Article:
The article investigates the role and functions of bilateral institutions created by collective
bargaining in the light of recent legislative reforms and projects outlined by the government. Experience
demonstrates that bilateral institutions are effective when the law simply strengthens their role
in delivering services and utilities they already provide; by contrast, when the law try to force them to
play new roles, the outcome is unsatisfactory. The author is also critical of the recent tendency of the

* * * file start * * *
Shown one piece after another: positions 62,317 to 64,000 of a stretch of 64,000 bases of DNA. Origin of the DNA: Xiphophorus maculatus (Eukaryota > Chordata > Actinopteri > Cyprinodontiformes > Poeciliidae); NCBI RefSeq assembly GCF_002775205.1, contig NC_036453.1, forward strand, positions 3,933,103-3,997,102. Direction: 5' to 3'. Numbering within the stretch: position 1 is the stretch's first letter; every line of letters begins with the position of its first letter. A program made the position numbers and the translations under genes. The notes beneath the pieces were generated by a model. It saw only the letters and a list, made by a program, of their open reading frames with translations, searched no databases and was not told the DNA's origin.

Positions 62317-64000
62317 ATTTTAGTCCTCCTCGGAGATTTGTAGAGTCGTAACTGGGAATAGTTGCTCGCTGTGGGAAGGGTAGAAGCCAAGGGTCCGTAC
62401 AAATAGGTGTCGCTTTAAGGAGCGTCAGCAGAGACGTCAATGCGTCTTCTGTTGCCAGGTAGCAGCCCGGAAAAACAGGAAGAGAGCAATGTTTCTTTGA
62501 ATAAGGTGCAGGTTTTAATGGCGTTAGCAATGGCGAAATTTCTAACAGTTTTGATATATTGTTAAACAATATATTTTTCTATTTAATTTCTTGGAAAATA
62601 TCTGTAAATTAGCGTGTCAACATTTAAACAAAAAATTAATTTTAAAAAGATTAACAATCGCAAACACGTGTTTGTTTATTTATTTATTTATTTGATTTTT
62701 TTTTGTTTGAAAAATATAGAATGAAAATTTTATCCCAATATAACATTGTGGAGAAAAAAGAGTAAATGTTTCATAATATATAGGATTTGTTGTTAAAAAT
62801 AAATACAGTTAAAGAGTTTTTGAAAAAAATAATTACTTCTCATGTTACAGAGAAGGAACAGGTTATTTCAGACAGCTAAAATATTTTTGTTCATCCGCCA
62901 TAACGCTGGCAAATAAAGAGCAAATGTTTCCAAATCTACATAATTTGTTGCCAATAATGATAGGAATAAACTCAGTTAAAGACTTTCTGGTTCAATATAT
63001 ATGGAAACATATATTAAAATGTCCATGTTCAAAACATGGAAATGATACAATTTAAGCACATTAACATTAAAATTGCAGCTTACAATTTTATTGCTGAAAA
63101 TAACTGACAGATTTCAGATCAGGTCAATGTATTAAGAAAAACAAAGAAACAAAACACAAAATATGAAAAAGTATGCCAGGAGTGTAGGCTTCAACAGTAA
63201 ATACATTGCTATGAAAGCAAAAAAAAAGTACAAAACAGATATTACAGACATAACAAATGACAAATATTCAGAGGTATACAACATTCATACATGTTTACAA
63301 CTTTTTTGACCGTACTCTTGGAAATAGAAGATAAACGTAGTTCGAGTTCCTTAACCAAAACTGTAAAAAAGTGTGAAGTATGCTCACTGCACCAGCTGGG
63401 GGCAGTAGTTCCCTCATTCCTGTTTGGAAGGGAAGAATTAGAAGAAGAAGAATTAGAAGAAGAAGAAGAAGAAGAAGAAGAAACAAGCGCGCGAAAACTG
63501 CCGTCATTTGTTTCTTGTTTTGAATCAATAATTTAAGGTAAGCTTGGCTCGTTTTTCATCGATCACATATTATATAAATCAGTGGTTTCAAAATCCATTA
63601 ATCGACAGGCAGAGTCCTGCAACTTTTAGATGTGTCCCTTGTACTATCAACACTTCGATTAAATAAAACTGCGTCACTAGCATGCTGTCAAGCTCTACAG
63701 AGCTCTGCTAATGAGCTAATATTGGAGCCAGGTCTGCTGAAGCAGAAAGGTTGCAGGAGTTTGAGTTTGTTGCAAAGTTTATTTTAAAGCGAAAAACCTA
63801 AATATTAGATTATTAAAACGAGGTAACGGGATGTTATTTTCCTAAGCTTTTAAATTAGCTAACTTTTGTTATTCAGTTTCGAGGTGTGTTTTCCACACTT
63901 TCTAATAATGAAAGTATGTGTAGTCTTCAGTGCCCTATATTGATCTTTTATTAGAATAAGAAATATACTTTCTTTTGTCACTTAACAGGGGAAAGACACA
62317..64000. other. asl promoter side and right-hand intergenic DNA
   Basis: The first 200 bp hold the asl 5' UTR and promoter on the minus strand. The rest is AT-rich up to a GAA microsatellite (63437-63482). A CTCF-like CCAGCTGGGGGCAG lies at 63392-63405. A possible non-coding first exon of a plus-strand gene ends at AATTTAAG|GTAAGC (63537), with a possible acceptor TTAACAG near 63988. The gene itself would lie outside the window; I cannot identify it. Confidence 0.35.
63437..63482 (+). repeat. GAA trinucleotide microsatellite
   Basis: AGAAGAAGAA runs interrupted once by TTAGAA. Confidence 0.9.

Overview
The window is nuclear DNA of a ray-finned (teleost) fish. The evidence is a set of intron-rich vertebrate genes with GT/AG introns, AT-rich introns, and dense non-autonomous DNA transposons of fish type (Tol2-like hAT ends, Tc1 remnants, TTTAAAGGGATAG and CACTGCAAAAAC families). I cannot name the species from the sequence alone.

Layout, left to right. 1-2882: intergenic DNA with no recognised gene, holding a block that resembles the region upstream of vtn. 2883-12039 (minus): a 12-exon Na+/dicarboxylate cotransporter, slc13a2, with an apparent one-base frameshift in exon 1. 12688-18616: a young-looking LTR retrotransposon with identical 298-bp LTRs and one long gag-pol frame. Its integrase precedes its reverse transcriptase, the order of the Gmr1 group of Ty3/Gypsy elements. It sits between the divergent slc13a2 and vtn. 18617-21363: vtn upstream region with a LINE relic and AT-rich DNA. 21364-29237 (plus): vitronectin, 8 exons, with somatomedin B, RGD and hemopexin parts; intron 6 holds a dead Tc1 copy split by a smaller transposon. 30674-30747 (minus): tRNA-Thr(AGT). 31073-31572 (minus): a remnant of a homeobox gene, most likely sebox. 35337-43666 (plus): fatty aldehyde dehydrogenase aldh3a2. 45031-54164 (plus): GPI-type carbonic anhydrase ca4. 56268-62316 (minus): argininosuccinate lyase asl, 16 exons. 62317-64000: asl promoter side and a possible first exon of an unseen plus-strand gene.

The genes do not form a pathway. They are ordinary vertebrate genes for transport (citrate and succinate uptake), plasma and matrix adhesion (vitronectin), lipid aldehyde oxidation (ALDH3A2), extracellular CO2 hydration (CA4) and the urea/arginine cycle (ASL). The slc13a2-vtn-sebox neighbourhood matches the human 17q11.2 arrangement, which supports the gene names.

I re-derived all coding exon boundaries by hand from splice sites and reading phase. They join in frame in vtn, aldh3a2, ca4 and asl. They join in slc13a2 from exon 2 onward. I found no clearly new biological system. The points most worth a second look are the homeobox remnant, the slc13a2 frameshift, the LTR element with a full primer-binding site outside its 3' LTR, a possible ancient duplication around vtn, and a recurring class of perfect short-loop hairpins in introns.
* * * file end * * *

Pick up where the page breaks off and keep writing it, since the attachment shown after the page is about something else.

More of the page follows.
legislator to give preponderance to plant level collective agreements (sect. 8, law decree n. 138/2011):
this can seriously jeopardise the action of bilateral institutions, which are mostly established by
nationwide collective agreements, and is inconsistent with the governmental goal of attributing more
and more welfare tasks to those organisms.
Key words: bilateral institutions; collective bargaining; plant level collective agreements; sect. 8, law
decree n. 138/2011.